You can keep the coax shield bonding conductor short by running the coax
on the outside of the structure to the vicinity of the grounding
electrode and entering the structure at this point. But 810.21 requires
a structure to be grounded as well which will require a conductor to be
run from the antenna location to the ground rod.
810.21 (G) specifically allows the grounding conductor to run inside or
outside of the building. Section E however requires the conductor to
"(E) Run in Straight Line. The grounding conductor for an antenna mast
or antenna discharge unit shall be run in as straight a line as
practicable from the mast or discharge unit to the grounding electrode."
I would bet a dollar to the whole in a donut that the grounding
conductor does not run to any of the points named in 810.21.
810.21 Grounding Conductors ? Receiving Stations.
Grounding conductors shall comply with 810.21(A) through (J).
(A) Material. The grounding conductor shall be of copper, aluminum,
copper-clad steel, bronze, or similar corrosion-resistant material.
Aluminum or copper-clad aluminum grounding conductors shall not be used
where in direct contact with masonry or the earth or where subject to
corrosive conditions. Where used outside, aluminum or copper-clad
aluminum shall not be installed within 450 mm (18 in.) of the earth.
(B) Insulation. Insulation on grounding conductors shall not be required.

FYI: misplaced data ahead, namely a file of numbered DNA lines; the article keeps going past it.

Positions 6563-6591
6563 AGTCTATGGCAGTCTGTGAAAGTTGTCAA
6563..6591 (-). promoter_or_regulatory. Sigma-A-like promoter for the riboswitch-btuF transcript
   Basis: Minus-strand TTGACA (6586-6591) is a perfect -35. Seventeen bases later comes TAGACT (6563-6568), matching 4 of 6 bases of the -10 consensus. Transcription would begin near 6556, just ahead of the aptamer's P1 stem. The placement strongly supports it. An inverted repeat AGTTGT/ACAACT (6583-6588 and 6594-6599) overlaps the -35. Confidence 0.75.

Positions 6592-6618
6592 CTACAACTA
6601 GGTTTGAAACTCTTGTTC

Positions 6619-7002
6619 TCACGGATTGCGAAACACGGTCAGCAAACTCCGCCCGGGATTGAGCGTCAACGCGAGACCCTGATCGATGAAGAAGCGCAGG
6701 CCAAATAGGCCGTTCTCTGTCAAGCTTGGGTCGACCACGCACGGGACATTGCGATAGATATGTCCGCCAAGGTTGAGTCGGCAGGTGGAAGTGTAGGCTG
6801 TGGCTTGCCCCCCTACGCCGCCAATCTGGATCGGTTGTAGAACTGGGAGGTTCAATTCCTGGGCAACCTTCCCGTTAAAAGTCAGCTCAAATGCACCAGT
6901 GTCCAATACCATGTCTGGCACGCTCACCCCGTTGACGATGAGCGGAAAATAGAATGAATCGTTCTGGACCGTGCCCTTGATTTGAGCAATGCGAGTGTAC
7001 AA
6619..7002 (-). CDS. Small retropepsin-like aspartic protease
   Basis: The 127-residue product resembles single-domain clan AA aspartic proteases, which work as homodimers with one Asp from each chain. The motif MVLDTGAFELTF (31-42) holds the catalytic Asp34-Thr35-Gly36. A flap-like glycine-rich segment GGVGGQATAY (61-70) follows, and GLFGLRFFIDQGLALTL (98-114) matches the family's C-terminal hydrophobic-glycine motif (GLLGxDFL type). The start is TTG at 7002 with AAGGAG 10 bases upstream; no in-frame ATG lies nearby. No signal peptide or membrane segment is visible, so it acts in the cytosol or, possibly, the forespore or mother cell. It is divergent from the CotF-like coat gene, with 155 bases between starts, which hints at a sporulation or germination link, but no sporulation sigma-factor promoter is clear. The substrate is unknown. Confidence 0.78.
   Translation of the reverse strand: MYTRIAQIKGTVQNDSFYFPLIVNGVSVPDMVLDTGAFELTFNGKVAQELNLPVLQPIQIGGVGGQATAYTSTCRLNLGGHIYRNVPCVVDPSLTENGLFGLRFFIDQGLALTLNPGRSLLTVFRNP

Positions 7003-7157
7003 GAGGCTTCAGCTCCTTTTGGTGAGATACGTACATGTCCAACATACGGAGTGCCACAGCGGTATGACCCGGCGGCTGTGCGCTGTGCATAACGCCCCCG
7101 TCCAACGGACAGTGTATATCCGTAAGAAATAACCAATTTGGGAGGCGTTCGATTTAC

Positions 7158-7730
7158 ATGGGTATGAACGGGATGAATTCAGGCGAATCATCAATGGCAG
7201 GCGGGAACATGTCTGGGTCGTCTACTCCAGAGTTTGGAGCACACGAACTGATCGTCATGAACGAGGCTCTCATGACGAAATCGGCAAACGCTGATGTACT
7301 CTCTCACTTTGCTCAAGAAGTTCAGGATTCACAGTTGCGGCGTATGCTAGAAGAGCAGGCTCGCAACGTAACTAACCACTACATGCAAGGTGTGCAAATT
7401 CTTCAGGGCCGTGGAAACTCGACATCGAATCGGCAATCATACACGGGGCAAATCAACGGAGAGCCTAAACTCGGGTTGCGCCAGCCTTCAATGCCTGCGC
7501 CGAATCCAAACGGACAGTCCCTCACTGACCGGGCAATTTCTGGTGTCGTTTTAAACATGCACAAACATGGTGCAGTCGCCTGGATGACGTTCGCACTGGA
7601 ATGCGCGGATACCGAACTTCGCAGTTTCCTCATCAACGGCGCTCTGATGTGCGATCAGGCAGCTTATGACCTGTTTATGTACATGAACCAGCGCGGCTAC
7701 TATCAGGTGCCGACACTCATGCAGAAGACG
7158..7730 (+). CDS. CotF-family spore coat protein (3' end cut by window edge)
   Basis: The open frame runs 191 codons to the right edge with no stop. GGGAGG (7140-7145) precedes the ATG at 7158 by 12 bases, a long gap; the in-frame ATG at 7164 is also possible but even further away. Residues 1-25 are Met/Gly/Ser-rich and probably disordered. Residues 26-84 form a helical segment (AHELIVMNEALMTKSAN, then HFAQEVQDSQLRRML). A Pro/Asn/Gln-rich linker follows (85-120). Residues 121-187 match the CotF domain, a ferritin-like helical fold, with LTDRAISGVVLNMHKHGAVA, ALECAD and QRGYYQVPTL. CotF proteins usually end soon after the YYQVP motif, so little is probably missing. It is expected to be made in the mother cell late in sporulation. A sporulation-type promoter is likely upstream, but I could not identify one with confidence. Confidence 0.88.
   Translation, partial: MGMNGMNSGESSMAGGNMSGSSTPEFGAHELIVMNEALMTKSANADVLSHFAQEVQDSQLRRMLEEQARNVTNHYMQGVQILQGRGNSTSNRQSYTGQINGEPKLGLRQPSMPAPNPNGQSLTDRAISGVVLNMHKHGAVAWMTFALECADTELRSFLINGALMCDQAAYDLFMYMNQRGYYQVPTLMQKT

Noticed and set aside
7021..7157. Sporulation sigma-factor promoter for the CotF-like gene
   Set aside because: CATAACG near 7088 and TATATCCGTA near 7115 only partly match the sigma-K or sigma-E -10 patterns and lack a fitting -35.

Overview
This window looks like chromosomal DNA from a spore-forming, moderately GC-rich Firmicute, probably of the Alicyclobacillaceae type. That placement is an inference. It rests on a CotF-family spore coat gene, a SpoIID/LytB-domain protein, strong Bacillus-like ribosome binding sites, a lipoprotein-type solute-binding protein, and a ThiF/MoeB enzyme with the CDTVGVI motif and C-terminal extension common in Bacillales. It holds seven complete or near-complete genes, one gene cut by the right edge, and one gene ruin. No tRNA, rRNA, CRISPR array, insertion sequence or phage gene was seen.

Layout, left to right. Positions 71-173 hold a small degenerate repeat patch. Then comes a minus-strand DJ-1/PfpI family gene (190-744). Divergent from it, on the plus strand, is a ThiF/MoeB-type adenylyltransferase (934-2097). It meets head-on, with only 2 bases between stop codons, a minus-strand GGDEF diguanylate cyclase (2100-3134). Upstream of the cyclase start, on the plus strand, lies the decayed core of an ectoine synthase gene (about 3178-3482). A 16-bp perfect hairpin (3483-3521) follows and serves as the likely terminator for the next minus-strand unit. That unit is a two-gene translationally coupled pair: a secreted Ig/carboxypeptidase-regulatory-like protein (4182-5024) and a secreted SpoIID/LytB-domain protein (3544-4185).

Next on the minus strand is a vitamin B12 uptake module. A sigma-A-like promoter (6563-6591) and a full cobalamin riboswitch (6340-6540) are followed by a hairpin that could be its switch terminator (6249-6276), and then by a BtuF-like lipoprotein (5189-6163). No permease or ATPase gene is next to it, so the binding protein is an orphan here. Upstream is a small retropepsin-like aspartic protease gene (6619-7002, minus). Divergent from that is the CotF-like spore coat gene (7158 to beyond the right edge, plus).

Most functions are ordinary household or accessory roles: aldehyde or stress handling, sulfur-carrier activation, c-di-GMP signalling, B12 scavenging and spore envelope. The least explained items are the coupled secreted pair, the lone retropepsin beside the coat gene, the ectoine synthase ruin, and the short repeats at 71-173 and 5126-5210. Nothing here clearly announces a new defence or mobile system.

(C) Supports. The grounding conductors shall be securely fastened in
place and shall be permitted to be directly attached to the surface
wired over without the use of insulating supports.
Exception: Where proper support cannot be provided, the size of the
grounding conductors shall be increased proportionately.
(D) Mechanical Protection. The grounding conductor shall be protected
where exposed to physical damage, or the size of the grounding
conductors shall be increased proportionately to compensate for the lack
of protection. Where the grounding conductor is run in a metal raceway,
both ends of the raceway shall be bonded to the grounding conductor or
to the same terminal or electrode to which the grounding conductor is
(E) Run in Straight Line. The grounding conductor for an antenna mast or
antenna discharge unit shall be run in as straight a line as practicable
from the mast or discharge unit to the grounding electrode.
(F) Electrode. The grounding conductor shall be connected as follows:
(1) To the nearest accessible location on the following:
a. The building or structure grounding electrode system as covered in
b. The grounded interior metal water piping systems, within 1.52 m (5
ft) from its point of entrance to the building, as covered in 250.52
c. The power service accessible means external to the building, as
covered in 250.94
d. The metallic power service raceway
e. The service equipment enclosure, or
f. The grounding electrode conductor or the grounding electrode
conductor metal enclosures
(G) Inside or Outside Building. The grounding conductor shall be
permitted to be run either inside or outside the building.